Anxious and Avoiding Teen? The Anxiety Cycle

Teens today feel pressure in a way that many parents have a hard time understanding. Social media has created a whole new world, a world in which teens feel monitored, judged, worried, anxious about their peers. Add parental fears and expectations to the mix and kids today are struggling more than ever with school, social pressures, and consequently with self-esteem, confusion, and isolation. Their response is often to shut down, to give up, to avoid. The anxiety of having to cope is often just too much and they retreat more and more into their own world, a world made more comfortable through video games, socializing without leaving their rooms, and other avenues that enable them to isolate even more.

How Can You Help Your Teen?

At Mindful Healing, we adapt different therapeutic tools to move your kids forward. One of them is DBT. What is DBT?  Well, the acronym sounds intimidating, Dialectical Behavior Therapy. What it really is, is a set of over 100 skills to help others cope with life, with the tasks of living that for parents seem easy, but for teens today, can be overwhelming -such as making phone calls for appointments, driving, getting up on time and actually doing their homework.

 Exposure Therapy:

Not all teen problems are treated only with DBT. At Mindful Healing we also utilize exposure therapy. In exposure therapy, say fear of driving is the problem, a teen may be encouraged just to drive down the block and back. Day after day, just for a short time, until they are so comfortable, they are bored and itching to go a little further. As exposure and task time is increased, their confidence grows, and their anxiety lessens. In addition, they may also begin with a DBT skill such as square breathing, a skill that will help them when they first get in the car and feel panicky, paralyzed. By grounding themselves with this breathing technique, breathing deeply to a count of 4 (or 8), holding for the same count, breathing out to the same count, and then breathing into that count, they can calm themselves and be ready to drive down the block. The more they realize they CAN, the more they will be motivated to WANT to do it!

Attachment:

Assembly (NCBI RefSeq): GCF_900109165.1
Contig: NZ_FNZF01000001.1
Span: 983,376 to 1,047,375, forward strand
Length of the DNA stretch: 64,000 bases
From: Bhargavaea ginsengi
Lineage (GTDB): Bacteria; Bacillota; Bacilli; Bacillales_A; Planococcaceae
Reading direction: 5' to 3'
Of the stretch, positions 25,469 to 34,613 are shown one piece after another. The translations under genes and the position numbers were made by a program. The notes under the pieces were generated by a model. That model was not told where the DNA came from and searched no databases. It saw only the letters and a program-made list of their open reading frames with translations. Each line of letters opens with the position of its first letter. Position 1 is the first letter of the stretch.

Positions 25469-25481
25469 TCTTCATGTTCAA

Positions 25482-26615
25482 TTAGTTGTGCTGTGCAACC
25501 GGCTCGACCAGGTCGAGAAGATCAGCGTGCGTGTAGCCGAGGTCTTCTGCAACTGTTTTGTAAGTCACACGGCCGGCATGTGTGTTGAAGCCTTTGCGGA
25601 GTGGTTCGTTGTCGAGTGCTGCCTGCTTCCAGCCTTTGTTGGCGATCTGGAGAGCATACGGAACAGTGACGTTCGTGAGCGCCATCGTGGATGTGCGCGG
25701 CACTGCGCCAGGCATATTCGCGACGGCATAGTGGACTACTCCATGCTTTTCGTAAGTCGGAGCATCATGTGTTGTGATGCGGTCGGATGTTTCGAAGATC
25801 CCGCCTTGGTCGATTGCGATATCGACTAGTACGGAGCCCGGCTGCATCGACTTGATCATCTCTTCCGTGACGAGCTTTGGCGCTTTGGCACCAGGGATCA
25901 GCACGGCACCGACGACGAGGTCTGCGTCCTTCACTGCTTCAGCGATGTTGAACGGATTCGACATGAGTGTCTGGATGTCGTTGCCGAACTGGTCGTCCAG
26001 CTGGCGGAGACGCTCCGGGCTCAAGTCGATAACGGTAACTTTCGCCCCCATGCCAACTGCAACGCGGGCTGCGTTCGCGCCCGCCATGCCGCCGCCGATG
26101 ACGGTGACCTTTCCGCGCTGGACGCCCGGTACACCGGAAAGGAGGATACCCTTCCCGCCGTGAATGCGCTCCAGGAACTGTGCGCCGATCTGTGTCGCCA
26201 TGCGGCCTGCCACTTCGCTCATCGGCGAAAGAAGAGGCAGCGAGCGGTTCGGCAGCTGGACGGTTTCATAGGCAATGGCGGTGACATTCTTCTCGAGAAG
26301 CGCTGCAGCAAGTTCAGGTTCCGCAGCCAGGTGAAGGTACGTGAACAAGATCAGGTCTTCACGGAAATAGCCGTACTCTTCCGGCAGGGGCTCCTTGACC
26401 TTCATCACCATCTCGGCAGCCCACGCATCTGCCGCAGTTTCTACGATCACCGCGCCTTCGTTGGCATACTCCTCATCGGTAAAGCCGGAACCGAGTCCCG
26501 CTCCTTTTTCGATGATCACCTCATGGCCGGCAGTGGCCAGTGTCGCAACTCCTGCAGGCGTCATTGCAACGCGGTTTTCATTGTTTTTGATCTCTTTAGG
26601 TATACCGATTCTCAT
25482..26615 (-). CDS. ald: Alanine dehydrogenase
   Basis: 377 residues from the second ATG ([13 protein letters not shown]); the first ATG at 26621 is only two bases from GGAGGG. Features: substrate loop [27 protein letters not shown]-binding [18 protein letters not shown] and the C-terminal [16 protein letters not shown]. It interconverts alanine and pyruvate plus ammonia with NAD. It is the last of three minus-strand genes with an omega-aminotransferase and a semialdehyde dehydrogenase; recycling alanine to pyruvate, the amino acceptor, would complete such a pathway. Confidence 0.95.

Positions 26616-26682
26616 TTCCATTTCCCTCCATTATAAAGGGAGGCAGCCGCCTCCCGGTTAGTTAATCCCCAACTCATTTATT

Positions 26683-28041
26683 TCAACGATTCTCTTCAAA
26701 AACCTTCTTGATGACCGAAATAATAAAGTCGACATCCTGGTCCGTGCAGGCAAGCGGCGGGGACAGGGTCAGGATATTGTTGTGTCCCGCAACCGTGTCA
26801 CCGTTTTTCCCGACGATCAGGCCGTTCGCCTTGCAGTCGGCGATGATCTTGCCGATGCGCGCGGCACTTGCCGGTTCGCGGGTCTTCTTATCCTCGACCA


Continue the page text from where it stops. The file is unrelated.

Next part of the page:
How to Get Teens Motivated to Work from Home

Anyone else having a hard time getting motivated to work at home during our national stay home advisories? How about your teen? While today’s current events stemming from COVID-19 are no doubt stressful for everyone, teens and young adults who deal with anxiety and depression can find coping with the added stressors of society to be even more difficult… especially now that most of them are having to be home away from their normal routine.

One quick tip that I’ve found to help my own transition with having to get work done at home is to create a comfortable space where I can be productive. Yes, this meant creating a space away from my couch where I could dedicate certain times of the day to do work. Teens especially need a space of their own to do their school work, reading, etc. to help them prepare for coping with what could be a new normal for the next few weeks or so. In fact, studies have shown that organization can help those with anxiety reduce stress, improve sleep, improve relationships, make better food choices, and more.

I encourage all parents to work with your teens on creating a comfortable space where they can be focused, creative, and productive.